Reporter: Trump’s VP pick Mike Pence is ‘least transparent executive I have ever covered’
Indiana Gov. Mike Pence, Donald Trump’s vice presidential pick, was criticized for his low accessibility to media in the latest State Integrity Investigation by the nonprofit Center for Public Integrity.
In a specific category for executive branch accountability, Indiana also earned a grade of D-, making it 25th in the nation.
Pence drew poor marks on holding media availabilities and explaining his public policy proposals.
This comes in response to the investigation’s statement, “In practice, the governor gives reasons for his/her policy positions”:
Gov. Mike Pence, who took office in January 2013, does not hold regular press conferences with the media, except for a few before, during and after the state legislative sessions and occasionally during the year when he is announcing a new initiative or program. If reporters want comments from him or an interview, they report that they have to go through his press secretary, who often replies with short, unelaborated answers or sometimes not at all.
Tom LoBianco, political reporter for The Indianapolis Star and for the AP in Indianapolis and Maryland who has covered four governors, said that Pence “is by far the worst in terms of explaining why he did something or why he plans to do something. On the whole, Pence is the least transparent executive I have ever covered,” said LoBianco. When asked direct questions, Pence will often say, “I don’t know. We’ll get an answer for you,” but his office typically doesn’t follow up with an answer, he added.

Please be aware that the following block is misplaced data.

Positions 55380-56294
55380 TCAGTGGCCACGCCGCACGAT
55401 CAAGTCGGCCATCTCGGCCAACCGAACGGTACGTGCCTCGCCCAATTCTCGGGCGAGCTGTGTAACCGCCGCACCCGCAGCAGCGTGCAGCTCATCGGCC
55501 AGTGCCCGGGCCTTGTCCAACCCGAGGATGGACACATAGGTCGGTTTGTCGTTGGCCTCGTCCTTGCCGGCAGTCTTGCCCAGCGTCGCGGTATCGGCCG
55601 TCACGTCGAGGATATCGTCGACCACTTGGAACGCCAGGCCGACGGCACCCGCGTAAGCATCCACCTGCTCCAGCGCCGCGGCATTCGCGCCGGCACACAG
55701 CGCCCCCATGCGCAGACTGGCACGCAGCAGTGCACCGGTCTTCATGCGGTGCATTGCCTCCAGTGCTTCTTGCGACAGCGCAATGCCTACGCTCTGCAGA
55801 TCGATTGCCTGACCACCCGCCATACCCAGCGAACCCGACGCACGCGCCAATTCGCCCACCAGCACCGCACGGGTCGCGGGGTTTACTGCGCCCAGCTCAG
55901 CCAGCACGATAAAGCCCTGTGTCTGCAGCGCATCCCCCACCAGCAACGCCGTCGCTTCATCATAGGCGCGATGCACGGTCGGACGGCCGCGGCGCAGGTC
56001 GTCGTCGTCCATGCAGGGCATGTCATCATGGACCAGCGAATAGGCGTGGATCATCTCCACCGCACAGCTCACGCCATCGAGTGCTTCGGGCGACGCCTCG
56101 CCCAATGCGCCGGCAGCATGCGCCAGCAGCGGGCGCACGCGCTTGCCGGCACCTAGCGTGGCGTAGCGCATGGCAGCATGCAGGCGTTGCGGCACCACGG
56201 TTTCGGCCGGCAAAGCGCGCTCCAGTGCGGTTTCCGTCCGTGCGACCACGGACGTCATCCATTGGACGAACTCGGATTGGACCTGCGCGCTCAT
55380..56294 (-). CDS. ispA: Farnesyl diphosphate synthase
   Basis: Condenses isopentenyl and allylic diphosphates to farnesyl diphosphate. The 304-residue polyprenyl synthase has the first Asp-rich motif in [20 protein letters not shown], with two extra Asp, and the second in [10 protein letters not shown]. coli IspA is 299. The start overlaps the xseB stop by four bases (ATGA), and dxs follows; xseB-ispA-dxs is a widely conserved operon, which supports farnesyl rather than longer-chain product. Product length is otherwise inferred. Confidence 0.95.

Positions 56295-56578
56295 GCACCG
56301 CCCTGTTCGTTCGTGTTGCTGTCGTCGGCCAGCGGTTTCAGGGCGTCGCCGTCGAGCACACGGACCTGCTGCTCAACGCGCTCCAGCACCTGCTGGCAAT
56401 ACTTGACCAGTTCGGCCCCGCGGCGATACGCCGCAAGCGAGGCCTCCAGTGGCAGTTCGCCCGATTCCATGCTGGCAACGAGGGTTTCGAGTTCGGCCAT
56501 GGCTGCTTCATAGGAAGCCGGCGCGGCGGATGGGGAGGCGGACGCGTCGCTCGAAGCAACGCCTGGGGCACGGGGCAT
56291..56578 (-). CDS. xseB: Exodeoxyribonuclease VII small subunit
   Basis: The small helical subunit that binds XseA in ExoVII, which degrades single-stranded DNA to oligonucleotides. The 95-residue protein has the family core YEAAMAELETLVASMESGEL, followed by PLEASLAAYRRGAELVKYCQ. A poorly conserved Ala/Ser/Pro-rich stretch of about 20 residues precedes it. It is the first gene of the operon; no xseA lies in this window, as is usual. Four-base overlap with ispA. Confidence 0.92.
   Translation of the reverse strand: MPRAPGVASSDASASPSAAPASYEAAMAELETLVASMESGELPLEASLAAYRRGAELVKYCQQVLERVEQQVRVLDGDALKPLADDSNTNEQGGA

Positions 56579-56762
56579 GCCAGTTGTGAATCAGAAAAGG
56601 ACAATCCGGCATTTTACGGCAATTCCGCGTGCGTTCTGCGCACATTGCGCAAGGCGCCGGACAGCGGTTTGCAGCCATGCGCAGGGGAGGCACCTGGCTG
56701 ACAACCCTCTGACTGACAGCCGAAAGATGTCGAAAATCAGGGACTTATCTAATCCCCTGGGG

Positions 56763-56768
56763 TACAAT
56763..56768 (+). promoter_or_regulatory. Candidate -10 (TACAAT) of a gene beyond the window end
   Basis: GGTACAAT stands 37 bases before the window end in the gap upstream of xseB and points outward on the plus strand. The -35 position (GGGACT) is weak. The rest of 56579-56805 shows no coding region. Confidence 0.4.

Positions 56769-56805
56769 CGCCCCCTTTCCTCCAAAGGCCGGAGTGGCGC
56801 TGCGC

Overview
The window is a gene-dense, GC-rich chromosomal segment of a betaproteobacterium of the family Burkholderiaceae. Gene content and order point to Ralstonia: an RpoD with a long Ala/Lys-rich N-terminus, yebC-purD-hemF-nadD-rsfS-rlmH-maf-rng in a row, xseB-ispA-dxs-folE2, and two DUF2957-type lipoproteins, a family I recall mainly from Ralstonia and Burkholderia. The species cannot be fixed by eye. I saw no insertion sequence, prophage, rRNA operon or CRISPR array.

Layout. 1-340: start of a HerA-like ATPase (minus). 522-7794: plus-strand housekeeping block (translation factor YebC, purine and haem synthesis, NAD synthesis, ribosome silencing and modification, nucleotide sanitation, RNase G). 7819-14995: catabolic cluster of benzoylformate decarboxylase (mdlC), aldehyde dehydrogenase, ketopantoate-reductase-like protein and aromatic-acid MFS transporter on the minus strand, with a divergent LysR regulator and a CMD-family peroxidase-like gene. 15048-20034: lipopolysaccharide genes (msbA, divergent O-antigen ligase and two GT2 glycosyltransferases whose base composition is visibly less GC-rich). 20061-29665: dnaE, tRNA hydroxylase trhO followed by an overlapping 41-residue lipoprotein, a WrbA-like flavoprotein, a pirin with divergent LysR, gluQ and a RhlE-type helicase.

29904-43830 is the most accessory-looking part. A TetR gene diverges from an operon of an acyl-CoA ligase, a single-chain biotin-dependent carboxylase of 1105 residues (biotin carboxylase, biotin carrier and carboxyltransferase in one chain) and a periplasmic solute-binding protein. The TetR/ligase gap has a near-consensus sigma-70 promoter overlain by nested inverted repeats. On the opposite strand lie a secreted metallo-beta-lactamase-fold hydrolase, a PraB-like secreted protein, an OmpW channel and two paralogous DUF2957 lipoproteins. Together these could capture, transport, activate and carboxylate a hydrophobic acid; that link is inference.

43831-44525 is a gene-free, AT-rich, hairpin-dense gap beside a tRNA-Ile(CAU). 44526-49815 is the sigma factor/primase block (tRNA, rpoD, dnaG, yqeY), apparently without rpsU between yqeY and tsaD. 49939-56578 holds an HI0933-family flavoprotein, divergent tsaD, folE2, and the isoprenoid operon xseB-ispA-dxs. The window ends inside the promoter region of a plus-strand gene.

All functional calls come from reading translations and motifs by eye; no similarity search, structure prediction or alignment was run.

LoBianco further said in the report that Pence has had trouble saying exactly what ideas he is proposing during legislative sessions.
More form the report:
For example, early in the 2015 session, LoBianco said Pence consistently said he will push for “tax simplification” legislation, but even after the deadline to file bills had passed, he had not explained his proposal or proposed legislation. Sometimes, bills the governor supports pop up halfway through the session, but they don’t officially become his bills until signs them after the session.
“He’s the first one I’ve covered who waits to put his name on his own priorities until it’s politically safe,” said LoBianco. In one instance, the media, Democrats and even some of his political supporters did not understand his reasoning and explanation for not applying for a federal education grant that could have brought up to $80 million more to Indiana on preschool programs for low-income youth.
The report did say Pence published opinion editorials in newspapers about a policy proposal.
Beyond LoBianco, the State Integrity Investigation’s reporter consulted John Krull, chairman of the journalism department at Franklin College and executive editor of The StatehouseFile, a Statehouse student reporting program, along with media reports for the question about how well the governor explains his initiatives.
Read more about how Indiana fared across other areas of state government under Pence in the State Integrity Investigation here.
Other questions about executive accountability in the report probed the executive branch in Indiana on nepotism, cronyism, transparency, whether government functions are kept separate from the state’s ruling political party, and whether the governor or state cabinet officials are prosecuted for crimes they commit, among others.
[Photo credit: Gage Skidmore via Creative Commons in Flickr]
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